Secret US drug injection site shows how supervision could save lives

Photograph: Rick Callahan/AP For five years, a secret supervised drug injection site has operated in

<span>Photograph: Rick Callahan/AP</span>
Photograph: Rick Callahan/AP

For five years, a secret supervised drug injection site has operated in the US, allowing drug users to inject more than 10,000 times in a sterile, protected environment.

The illegal operation is modeled after similar, legal sites in Canada and Europe, which seek to provide drug users with a place to get clean supplies, connect with social services and avoid overdosing in a dangerous place.

A study of the underground site published in the New England Journal of Medicine online on Wednesday revealed how lives could be saved if the US were to sanction such facilities.

Related: Secret supervised drug injection facility has been operating at US site for years

At the clandestine site, there were 33 opioid-involved overdoses, which were reversed with the medication naloxone, according to researchers at the not-for-profit RTI International and the University of California, San Diego.

“Not only were the 33 overdoses all saved, none of them required anyone calling 911 or being sent to a hospital,” said Alex Kral, an RTI International epidemiologist. “This is a big piece of this – we don’t need to overburden the emergency system with all these overdoses if people are inside, if they have trained people monitoring them.”

An unnamed organization created the site in September 2014 in response to the opioid overdose crisis. Though overdose death rates have dropped slightly in the past couple of years, they are still significantly higher than in previous decades and nearly 70,000 people died from overdoses in 2018.

The underground facility has six stations for injections using sterile equipment, according to the study. There is a second room for people to spend time post-injection and both rooms have staff trained in peer counseling and how to intervene during an overdose.

To be allowed in the site, people must be invited, bring their own drugs, have injected drugs before and be at least 18 years old. The number of individuals eligible is capped at 60.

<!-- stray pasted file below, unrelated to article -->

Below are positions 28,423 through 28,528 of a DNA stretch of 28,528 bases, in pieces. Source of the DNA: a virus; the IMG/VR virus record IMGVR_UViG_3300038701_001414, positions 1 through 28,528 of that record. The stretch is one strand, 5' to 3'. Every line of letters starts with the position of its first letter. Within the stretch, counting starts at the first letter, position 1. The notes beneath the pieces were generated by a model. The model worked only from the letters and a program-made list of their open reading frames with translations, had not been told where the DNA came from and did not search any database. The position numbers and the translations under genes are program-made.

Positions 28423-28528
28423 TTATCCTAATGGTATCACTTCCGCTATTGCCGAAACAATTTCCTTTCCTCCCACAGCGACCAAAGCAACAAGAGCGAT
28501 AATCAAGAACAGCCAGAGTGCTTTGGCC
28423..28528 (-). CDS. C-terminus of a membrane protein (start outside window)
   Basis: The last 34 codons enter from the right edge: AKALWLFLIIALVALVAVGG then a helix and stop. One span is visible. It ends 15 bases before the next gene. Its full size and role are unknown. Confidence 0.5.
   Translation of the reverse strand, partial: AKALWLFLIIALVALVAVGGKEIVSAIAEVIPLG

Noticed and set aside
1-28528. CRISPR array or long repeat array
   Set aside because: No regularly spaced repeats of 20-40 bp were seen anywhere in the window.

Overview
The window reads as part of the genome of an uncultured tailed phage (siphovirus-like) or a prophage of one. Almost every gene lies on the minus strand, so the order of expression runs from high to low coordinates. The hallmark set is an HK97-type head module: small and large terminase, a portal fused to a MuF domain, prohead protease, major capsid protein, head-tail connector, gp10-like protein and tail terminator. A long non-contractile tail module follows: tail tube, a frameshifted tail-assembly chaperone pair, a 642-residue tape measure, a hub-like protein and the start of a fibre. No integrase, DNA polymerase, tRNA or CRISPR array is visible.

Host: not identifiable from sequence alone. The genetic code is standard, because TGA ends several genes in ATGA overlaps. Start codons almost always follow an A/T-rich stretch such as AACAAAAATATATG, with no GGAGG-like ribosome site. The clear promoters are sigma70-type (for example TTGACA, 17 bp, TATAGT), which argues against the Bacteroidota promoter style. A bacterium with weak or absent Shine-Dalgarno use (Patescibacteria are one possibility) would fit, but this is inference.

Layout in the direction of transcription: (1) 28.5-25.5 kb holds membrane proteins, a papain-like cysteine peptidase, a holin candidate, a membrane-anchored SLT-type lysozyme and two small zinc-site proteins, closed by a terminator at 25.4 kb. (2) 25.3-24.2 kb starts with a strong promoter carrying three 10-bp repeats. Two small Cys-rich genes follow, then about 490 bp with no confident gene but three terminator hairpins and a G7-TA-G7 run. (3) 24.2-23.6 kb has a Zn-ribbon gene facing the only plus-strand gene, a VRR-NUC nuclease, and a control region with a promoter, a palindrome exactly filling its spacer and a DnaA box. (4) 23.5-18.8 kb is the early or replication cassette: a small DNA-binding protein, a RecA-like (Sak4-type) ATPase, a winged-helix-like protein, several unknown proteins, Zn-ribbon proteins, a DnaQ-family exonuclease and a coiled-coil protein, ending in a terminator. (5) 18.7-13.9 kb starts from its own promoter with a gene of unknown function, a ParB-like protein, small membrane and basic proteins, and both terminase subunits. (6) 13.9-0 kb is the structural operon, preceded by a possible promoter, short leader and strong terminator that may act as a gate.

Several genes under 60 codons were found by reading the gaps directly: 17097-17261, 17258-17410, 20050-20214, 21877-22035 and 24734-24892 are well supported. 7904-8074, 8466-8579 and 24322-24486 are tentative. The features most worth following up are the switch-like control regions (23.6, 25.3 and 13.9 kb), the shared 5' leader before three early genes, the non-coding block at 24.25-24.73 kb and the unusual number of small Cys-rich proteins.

The study of 10,514 injections at the site found a significant change in the type of drugs people used there over the five-year period. In 2014, 5% of injections involved a combination of opioids and stimulants, while 60% injections did in 2019.

The study only monitored broad categories of drug use – opioids, stimulants and a combination of both – because more specific information could reveal the location of the site.

If that more specific information could be made public, it would be useful for researchers such as Kral to better understand patterns of drug use in a community. “I’ll get information all the time from the site, where someone will say: ‘The fentanyl is weird, I got this the other day, it smells different than it used to smell,’” Kral said.

There’s a lot that could be done if we wanted to, if there was the political will

Alex Kral, RTI International

If the sites were legal, public health bodies would also have better access to current trends in drug use, instead of the usual method of waiting months for overdose reports to come out.

At several legal sites in Canada, drugs can be tested in machines that alert users and public health experts to bad batches, which can lead to dangerous mass overdose events.

“There’s a lot that could be done if we wanted to, if there was the political will, that would make a big difference,” Kral said.

Some government officials in cities including San Francisco and Philadelphia support opening these sites in light of research showing how they can help public health.

Supervised injection sites were found to reduce overdoses and improve access to health services in a 2014 review of 75 studies of facilities across the world. They were also associated with less outdoor drug use and were not found to increase crime or drug use.

Philadelphia nearly opened a site in February but delayed it because of concerns from the community. On 24 June, the federal judge who allowed the site, which is to be operated by the not-for-profit Safehouse, put the case on hold because of unrest from Covid-19 and the uprisings against systemic racism. The US district judge Gerald McHugh wrote that it was “the wrong moment for another change to the status quo”.

Related: Canada offers places for addicts to shoot up safely. Can the US copy the model?

The California attorney general, Xavier Becerra, filed a brief in support of the Safehouse site this week. Becerra said: “California has always been a trailblazer, and we’re committed to doing what it takes to keep our communities healthy and safe.”

This year, California’s legislature will take up a bill that would offer legal protections to people who open these sites. And in Massachusetts, members of the state’s committee on mental health, substance abuse and recovery in May approved legislation that would legalize the sites – though it must be approved by the state’s senate and house of representatives to become law.

Kral said while five or six years ago he would never have expected the conversation about supervised injection sites to have advanced as much as it has in the US, there are still significant hurdles ahead.

“With 70,000 people dying a year of something, it’s still kind of crazy we’re not doing more about it and this is the obvious solution, and at least in some places a proven one,” Kral said. “But I think the fact that it has not happened still shows public perception out there is a tough one.”

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